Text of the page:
Relationships In The Nineteenth-Century

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Over the last couple of centuries, the way that relationships are viewed and treated has changed, drastically. In the present, most relationships are viewed as something amazing and something to be appreciated, even though there are a few outlying relationships that are still like they were centuries ago. Women in the nineteenth and twentieth-centuries were viewed as property. Therefore, when they got into relationships, they were treated just as that—her husband’s property. Specifically, during the nineteenth-century, men were the main focus of society, and usually women and their views were muffled. Women were expected to freely provide the nurturing services and emotions that men want. After marriage, men went back to work while women stayed…show more content…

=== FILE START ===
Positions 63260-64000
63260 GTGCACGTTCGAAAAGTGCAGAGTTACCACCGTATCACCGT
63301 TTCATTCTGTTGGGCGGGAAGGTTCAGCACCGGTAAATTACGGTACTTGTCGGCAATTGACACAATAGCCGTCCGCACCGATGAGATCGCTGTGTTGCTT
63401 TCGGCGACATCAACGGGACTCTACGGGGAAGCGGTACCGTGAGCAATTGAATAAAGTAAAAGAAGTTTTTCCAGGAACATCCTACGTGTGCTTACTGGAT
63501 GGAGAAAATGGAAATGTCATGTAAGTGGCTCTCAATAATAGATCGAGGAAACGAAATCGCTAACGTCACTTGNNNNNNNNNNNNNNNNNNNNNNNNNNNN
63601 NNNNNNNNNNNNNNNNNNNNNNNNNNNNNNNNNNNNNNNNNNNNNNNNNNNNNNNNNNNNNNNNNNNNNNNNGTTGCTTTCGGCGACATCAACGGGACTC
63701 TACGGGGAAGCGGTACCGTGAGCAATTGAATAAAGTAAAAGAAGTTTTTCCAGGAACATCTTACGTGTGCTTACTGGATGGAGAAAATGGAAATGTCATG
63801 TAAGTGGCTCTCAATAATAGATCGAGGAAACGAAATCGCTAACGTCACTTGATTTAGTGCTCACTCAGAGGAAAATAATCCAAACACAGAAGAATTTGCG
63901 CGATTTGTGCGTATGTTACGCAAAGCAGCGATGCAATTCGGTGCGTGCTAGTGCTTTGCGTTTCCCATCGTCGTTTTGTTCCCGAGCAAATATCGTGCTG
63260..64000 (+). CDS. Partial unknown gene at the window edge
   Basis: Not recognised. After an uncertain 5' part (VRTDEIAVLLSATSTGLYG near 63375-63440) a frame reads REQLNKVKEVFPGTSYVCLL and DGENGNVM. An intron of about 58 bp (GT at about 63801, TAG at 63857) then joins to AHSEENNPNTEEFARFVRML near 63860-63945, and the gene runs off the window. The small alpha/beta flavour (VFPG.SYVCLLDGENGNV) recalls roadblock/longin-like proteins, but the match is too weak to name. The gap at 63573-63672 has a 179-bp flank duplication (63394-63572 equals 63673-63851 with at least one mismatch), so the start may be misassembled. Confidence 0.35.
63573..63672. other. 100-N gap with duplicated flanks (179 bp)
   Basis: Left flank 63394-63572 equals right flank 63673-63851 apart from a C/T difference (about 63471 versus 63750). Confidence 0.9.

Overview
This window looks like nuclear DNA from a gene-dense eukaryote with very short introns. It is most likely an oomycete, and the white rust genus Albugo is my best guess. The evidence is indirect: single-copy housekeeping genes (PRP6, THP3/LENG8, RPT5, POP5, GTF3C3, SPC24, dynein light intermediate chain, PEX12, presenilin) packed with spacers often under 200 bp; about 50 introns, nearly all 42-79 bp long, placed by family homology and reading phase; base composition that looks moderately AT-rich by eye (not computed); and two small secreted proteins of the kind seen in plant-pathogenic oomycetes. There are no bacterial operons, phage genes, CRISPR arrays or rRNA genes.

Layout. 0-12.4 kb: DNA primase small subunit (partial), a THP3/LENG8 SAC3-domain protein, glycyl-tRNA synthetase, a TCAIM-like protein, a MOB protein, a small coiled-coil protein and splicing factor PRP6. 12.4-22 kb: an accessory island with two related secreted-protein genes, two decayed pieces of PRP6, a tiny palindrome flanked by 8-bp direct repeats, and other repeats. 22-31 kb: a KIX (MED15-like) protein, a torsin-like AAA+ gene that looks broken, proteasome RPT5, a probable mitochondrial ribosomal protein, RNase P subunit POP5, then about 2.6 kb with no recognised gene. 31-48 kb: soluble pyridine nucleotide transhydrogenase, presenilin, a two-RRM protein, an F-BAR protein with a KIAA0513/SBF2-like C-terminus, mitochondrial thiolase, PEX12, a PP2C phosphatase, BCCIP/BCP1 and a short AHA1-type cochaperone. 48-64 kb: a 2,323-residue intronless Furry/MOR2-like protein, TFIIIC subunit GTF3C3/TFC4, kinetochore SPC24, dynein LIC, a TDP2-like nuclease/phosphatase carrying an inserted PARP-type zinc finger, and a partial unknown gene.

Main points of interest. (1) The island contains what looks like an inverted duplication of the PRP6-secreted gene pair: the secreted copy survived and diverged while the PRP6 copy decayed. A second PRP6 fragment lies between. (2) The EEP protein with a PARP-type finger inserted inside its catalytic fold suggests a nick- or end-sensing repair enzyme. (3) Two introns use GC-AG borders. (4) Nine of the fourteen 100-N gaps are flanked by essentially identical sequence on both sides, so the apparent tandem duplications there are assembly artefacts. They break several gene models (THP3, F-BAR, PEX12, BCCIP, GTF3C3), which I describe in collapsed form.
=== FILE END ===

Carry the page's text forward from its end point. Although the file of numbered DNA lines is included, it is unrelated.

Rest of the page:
However, in this particular story, the narrator gradually loses her sanity after being isolated per her husband’s orders. It is presumed that the narrator is suffering from postpartum depression, however, her husband does not think there is anything wrong with her other than a little depression and anxiety. He orders a rest cure for her and bans her from doing anything that can potentially exert herself: writing, caring for her child, cleaning etc. The narrator’s sister stepped in for the narrator to care for her child while the narrator was ill. The main thing that caused the narrator to lose her sanity was the room she was confined to. The room in which the narrator was living in has yellow wallpaper and bars on the windows. At first, the yellow wallpaper that was on the wall was annoying to the narrator, but the longer the narrator spent in the room the more she came to accustomed to the color and odor. “But now I am used to [the odor]. The only thing I can think of that it is like is the color of the paper! A yellow smell” (Gilman 163). The narrator also noticed the wallpaper moving due to “the woman behind shakes it” (Gilman 163). Throughout the story, the narrator works on freeing the woman behind the wallpaper by scratching of chunks of wallpaper off of the walls. She eventually gets the woman free, however, at the end of the story I feel like the narrator has transformed herself into the woman she has so desperately tried to free from the wallpaper. For example, the narrator states, “I suppose I shall have to get back behind the pattern when it comes night, and that is hard!” (Gilman 166). The narrator starts talking about herself as if she is the woman trapped behind the wallpaper. This transition that she makes just provides further evidence for the trapped
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